10 Facts About the 13th Amendment
29 SEP 2017
The 13th Amendment to the U.S. Constitution brought an end to slavery, something that the Founding Fathers were unable to reconcile when they wrote the original document more than 70 years earlier. The states that later became the Confederate States of America refused to accept language abolishing slavery in the original document. The 13th Amendment changed that, abolishing slavery throughout the United States.
1 Emancipation Proclamation Facts
After the decisive battle of Antietam in September 1862, when the Union beat the Confederate troops, President Lincoln issued the Emancipation Proclamation, declaring that all slaves in the rebelling states were free as of Jan.1, 1863. Lincoln realized that the Emancipation Proclamation was symbolic and began lobbying Congress to amend the U.S. Constitution to end slavery.
2 Legislative Approval
The Senate passed the amendment in April 1864. Some in Congress insisted on including provisions to prevent discrimination against former slaves, but that language never made it to final drafts. The Republican platform called for the complete elimination of slavery. Congressional Democrats favored restoration of states’ rights, including the possibility of states retaining the right to keep slaves. The House of Representatives debated different versions but did not immediately pass an amendment. Lincoln added passage to the Republican Party platform for the 1864 elections and in January 1865, the House of Representatives passed the amendment.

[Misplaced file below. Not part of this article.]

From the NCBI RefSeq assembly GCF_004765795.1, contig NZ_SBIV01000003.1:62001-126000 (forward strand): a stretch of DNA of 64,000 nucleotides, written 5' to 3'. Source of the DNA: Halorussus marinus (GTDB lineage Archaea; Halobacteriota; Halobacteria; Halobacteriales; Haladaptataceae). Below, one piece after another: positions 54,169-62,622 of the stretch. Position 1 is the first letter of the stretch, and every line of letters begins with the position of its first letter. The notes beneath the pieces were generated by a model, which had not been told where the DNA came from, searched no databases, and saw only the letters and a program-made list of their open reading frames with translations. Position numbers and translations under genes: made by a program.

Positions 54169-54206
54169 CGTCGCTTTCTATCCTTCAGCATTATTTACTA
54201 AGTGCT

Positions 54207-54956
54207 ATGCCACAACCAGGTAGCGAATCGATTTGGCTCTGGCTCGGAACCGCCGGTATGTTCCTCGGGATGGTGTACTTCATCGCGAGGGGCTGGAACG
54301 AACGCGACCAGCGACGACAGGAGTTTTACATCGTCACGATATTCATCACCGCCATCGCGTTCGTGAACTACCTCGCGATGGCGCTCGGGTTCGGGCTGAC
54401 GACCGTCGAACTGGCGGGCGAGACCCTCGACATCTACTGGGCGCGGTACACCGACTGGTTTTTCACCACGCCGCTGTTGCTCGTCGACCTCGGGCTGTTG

3 What it Says
The Senate Judiciary Committee drafted the final language of the two-section 13th Amendment. Section 1 of the amendment states that neither slavery nor involuntary servitude shall exist in the United States. Section 2 states that Congress has the authority to enforce the article through legislation. The language was borrowed from the Northwest Ordinance of 1787 that had banned slavery north of the Ohio River in the area that would become the states of Ohio, Michigan, Indiana, Illinois and Wisconsin.
4 The Ratification
Eighteen of the 27 states of the Union ratified the amendment in February 1865, the first month after Congress approved the change.The first to ratify the 13th Amendment was Illinois, on Feb. 1, a symbolic gesture given that Lincoln was from Illinois. Between March and July of 1865, five more states ratified. The last four states to ratify did so in November and December. Georgia was the last state to ratify, on Dec. 6, 1865.